Seth has essentially said that he understands if people don’t like his choices, but is uninterested in apologizing because it’s his personal vision for what a John Stanley Library should look like. If you hire Seth as a designer, you have to know that this is exactly the sort of thing he’s going to do: present the work as it affects him as a reader.

    Lots of people disagree, and especially with the premise that kids are going to be the primary audience for these books. I’d be curious to see what the actual breakdown is. I am hoping that in the final volumes of these series, we will get a special section for covers, biographical information, analysis, etc. I’ll be really disappointed if we don’t. Other than that, I like the design.

  5. patford says:

    I’d really like to see where Seth said he didn’t include the covers as a design choice.

  6. Rob Clough says:


    I’ll find out for sure. In the meantime, here’s an excerpt from Tom Spurgeon’s interview with Seth over at Comics Reporter:

    “I love John Stanley. He’s way up in that personal pantheon of mine. The entire design of the series was inspired by Tom Devlin when he spoke these words to me over the phone: “John Stanley Library.”

    That was it. I immediately knew I wanted the books to look like a set of old time children’s encyclopedias. I love the look and feel of those books — specifically the ’50s/’60s sets. What was great about them is that many of them still had ’30s surface stylings to them. They were brand new ’60s books but they felt instantly old. Hence, my plan.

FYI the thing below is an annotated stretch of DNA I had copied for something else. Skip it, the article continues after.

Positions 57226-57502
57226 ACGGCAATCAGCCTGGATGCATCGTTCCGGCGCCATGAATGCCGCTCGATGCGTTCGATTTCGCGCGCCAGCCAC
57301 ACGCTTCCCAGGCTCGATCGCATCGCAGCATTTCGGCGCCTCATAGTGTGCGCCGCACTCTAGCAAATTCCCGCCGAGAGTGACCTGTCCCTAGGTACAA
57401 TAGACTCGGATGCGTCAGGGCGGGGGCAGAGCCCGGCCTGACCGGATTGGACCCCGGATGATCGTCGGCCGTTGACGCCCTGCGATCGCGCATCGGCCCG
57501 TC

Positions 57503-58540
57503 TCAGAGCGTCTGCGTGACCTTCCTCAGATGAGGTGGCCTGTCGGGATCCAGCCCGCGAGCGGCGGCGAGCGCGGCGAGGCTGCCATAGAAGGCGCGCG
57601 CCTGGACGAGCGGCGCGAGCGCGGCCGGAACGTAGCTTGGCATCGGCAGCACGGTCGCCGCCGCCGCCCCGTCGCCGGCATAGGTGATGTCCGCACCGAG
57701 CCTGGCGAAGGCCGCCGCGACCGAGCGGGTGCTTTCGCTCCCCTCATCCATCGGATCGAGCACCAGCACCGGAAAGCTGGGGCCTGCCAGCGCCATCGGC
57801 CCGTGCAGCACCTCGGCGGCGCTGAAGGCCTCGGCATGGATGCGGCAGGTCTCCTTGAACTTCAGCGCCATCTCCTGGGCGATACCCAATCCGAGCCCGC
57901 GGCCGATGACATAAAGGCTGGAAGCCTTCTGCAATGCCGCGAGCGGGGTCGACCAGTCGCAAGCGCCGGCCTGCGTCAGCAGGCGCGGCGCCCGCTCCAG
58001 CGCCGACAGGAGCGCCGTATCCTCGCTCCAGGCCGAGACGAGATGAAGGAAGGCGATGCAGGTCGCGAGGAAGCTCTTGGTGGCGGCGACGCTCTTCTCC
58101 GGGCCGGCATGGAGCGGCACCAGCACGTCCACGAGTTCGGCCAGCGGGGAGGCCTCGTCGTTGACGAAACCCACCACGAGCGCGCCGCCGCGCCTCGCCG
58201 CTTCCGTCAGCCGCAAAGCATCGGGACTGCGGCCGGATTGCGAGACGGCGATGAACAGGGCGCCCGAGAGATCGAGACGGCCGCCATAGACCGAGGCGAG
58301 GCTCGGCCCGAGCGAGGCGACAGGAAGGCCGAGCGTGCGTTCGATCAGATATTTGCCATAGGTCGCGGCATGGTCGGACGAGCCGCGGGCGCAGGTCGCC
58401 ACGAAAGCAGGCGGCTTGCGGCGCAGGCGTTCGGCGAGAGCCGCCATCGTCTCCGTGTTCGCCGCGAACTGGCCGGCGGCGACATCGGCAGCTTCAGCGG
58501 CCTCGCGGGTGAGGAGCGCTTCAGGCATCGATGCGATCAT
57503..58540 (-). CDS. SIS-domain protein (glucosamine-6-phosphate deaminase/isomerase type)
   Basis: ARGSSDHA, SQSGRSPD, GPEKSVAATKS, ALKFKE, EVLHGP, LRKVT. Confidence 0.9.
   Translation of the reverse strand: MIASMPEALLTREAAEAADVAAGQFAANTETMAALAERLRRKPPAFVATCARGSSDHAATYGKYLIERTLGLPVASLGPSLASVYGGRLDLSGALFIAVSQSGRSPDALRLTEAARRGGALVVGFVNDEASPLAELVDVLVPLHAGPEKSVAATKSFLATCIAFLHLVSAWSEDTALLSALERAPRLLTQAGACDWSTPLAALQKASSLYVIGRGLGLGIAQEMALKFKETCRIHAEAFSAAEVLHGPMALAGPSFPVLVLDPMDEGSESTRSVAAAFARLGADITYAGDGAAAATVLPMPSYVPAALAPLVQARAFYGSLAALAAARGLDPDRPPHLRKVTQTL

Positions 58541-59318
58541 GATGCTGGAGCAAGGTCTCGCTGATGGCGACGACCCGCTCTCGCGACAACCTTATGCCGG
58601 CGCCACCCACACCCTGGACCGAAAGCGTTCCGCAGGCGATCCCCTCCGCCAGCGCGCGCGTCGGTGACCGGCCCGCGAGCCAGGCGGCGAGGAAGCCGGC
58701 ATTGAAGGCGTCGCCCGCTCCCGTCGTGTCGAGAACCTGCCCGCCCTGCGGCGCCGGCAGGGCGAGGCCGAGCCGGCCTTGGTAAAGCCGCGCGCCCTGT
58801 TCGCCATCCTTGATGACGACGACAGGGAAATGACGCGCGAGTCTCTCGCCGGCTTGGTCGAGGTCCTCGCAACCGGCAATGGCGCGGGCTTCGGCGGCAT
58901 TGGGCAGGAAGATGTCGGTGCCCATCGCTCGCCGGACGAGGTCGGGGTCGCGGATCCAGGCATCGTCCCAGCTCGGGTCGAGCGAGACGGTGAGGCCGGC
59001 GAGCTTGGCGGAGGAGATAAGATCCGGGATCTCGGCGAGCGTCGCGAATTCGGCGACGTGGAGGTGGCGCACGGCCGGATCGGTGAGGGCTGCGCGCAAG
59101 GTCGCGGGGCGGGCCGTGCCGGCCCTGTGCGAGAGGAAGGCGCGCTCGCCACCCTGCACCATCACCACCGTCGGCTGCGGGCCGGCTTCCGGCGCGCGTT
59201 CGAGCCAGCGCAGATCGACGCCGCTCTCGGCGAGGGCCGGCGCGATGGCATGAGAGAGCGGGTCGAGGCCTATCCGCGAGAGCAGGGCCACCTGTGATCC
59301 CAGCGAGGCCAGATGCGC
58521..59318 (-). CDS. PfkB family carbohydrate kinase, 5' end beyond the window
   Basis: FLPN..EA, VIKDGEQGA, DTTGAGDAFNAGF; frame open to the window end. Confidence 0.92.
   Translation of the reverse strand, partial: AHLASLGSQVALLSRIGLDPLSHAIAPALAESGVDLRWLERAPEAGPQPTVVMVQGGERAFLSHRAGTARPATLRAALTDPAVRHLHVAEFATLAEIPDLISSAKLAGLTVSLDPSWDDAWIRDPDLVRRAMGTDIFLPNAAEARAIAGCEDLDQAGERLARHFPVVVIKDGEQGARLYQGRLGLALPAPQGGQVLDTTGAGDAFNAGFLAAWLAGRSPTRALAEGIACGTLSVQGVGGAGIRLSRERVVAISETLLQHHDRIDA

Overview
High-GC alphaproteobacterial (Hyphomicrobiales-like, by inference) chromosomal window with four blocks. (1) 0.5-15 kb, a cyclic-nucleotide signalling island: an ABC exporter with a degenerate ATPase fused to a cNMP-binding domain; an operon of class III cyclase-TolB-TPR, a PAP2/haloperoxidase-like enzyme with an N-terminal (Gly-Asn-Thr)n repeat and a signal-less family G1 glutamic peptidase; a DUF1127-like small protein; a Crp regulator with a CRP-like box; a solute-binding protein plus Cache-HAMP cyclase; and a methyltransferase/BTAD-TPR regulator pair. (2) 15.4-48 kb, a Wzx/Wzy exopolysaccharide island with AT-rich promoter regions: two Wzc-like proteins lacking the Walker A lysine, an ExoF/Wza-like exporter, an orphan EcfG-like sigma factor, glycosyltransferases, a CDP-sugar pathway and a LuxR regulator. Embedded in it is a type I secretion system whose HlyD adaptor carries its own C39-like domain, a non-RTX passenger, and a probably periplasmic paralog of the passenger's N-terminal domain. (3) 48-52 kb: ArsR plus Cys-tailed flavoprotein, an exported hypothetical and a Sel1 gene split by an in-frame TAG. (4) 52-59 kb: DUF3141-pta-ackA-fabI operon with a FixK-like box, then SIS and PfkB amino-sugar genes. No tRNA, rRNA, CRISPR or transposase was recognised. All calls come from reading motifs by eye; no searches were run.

I know that seeing the designs for Melvin on-line probably doesn’t transmit that feeling but when you see the physical books — especially when they start to pile up and you have a handful of different volumes stacked up — you’ll see what I am going for. I think the online pictures make it look like it’s got some sort of fancy art deco design going on. I can see why you might think that (and why people might think that’s a really bad design choice) — but really, with the endpapers and the texture of the cover stock and the shiny seal on the back — it will read “encyclopedia.” But, of course, encyclopedia with a fun cartoon character front and center. I think kids will respond to the design. I think it has kids written all over it. But then again, what do I know? No one is less involved with children today than I am. Do kids even read books any longer?